I'll never believe that there's any good reason to dislike Brandy. Perhaps one can be indifferent to her, but to flat-out not like her is hard to do. Though she isn't my favorite artist (not even top 5), and I always chose Monica when it was necessary to ride for one or the other (and in 1995, it was always necessary), Brandy easily delivers some of the most consistently good material in contemporary R&B. From her harmlessly naïve self-titled debut, to the tragically underrated masterpiece Afrodisiac, Brandy knows her lane and is always at home in her element. And though her latest offering Human is less inspired than her last two albums, it still manages to outshine any other R&B album released this year.
Human is easily Brandy's most adult-contemporary album to date, and that's both a strength and a weakness. On one hand she sounds more mature and confident than she has in her entire career; on the other she's sort of boring. I can't help but to think that people will compare the album to Usher's Here I Stand in that regard. But while Here I Stand was boring in terms of subject matter (as Usher goes from trickin' to nursing), it's Human's mellow production and warming vocals that make it almost too calming. However, once you've accepted the fact that Brandy would rather tuck you into bed after the club than meet you there, Human becomes a very enjoyable experience.
The album's first single, Right Here (Departed) should have been a hit. Upon reuniting with his one time muse, Rodney Jerkins greets Brandy with the most complementary production that the two have collaborated on since her Never Say Never days. When we last heard the pair together on 2002's Full Moon, Brandy's vocals were being stifled under the weight of Jerkins' production, but Right Here is organic R&B at its best. While Brandy sounds good on Right Here, her vocals are just short of flawless on the lovelorn ballad Long Distance, in which the singer laments the difficulty of preserving love from a distance. Torn Down picks up the pace a bit, but keeps the heartbreak vibe intact, while the Natasha Bedingfield penned Fall boosts the album with a much needed shot of urgency. Sadly, it's the album's final track.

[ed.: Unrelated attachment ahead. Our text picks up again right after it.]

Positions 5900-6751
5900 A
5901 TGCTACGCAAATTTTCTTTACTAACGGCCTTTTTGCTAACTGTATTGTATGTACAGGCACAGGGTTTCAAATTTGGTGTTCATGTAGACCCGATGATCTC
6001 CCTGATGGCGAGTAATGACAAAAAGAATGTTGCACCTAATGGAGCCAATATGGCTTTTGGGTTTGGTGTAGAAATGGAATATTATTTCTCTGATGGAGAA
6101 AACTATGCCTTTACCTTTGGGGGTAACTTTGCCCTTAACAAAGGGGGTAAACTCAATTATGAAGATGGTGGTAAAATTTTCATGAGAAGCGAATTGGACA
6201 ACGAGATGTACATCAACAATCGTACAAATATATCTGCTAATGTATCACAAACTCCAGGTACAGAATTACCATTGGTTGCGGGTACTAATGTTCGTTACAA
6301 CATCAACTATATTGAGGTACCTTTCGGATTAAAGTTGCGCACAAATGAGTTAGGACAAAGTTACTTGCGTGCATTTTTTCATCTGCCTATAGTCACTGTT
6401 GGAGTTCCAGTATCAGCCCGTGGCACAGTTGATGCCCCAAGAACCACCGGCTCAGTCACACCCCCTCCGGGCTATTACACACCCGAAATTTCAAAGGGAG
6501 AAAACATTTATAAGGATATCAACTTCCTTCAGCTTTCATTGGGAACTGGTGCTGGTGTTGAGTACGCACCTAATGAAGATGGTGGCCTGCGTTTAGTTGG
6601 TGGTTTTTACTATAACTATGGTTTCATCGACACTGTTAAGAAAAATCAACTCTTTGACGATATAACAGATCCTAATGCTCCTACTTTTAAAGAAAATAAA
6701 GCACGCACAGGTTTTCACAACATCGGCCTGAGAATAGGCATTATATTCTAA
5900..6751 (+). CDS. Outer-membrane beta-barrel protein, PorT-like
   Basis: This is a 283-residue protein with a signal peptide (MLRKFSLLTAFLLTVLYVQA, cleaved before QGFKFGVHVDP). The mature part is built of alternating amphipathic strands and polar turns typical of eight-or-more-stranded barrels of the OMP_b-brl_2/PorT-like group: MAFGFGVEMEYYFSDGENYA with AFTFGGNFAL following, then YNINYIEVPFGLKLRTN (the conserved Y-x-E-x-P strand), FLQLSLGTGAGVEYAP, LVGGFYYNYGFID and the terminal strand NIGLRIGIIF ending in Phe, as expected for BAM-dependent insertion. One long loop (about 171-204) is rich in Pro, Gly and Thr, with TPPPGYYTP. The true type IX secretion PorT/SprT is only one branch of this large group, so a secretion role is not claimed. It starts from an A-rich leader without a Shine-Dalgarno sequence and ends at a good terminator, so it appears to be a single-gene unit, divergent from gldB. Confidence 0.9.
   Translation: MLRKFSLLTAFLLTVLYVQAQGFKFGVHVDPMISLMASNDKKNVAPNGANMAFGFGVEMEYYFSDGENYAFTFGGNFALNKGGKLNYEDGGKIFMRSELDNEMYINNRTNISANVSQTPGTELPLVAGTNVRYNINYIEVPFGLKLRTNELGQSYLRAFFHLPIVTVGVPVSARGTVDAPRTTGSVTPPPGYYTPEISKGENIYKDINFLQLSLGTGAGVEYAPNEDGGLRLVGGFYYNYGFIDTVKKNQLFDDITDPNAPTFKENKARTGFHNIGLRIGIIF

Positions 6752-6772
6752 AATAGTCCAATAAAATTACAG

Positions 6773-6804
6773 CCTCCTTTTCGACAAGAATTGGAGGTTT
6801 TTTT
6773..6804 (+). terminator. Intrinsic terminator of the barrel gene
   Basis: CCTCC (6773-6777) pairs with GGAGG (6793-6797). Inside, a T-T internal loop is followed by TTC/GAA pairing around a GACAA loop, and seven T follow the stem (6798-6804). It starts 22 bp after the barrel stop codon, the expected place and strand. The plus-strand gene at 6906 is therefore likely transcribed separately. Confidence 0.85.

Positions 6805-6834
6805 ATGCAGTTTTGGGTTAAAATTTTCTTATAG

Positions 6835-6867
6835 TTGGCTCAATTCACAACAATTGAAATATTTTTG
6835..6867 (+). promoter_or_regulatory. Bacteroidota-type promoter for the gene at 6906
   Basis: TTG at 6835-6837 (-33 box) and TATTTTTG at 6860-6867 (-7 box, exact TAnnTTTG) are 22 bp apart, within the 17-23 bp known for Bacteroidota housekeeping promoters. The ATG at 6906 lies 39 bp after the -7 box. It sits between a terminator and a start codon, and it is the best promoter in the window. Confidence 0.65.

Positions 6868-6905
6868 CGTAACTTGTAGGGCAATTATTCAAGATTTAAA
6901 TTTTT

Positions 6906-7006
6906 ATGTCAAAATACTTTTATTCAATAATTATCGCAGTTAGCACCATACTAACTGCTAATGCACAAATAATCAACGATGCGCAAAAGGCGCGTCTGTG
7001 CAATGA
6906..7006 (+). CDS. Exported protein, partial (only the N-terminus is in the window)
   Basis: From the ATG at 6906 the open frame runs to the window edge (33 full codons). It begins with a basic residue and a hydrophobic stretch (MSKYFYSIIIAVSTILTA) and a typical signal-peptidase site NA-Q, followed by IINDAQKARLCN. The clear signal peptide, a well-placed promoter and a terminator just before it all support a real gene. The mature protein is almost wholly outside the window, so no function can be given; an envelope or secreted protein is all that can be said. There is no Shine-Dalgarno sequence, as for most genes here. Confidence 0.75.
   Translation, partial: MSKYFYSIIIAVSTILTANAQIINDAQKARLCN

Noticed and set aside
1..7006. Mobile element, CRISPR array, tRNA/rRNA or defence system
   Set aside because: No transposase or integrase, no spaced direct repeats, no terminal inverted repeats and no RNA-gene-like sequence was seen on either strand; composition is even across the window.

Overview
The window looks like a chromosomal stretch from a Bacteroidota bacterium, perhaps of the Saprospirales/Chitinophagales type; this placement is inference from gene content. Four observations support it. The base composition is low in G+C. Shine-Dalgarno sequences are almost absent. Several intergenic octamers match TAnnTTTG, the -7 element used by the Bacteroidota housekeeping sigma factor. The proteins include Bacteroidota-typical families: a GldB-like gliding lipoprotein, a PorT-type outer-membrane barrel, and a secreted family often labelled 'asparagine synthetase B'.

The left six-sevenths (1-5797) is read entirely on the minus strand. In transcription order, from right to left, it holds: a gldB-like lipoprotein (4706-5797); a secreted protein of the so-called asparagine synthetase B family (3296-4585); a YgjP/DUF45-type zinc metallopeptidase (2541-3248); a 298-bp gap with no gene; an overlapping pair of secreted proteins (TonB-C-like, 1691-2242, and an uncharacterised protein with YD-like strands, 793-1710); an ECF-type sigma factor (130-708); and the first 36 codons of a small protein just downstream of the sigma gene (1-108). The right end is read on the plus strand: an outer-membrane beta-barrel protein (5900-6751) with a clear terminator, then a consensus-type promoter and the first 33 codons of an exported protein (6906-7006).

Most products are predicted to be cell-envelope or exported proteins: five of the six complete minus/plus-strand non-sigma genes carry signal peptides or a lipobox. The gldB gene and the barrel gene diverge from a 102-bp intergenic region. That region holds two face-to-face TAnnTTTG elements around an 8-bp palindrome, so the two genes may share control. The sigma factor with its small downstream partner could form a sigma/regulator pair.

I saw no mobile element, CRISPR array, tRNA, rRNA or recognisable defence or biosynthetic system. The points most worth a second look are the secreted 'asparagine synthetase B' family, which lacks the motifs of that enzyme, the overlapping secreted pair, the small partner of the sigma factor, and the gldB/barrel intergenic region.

The album's title track and The Definition, are the two song that standout most on Human. While the production on both tracks is consistent with the rest of the album, the writing paired with Brandy's delivery is moving. "I'm only human, forgive me, love me, save me from myself," she begs on Human, while later asserting that "I've dropped all of that baggage…the pain, you can have it," on The Definition. These tracks take Brandy back to her Afrodisiac best, when the pain in her voice gave impact to her lyrical confessions. But what really makes these tracks amazing is not the hurt that inspires them, but the optimism that thrives in spite of that negativity.
While Human is not without its low points (1st & Love is barely listenable), it still qualifies as an exceptional album. While I'll maintain that we've seen Brandy do better, we haven't seen many other artists do nearly as well. I don't believe that she will ever experience the commercial success of her peak again, but I hope Brandy stays in the game for a long while, as she's a consistent breath of fresh air to an increasingly stale industry. And who knows, Brandy could surprise us all and make the commercial comeback she deserves. Never say never; right?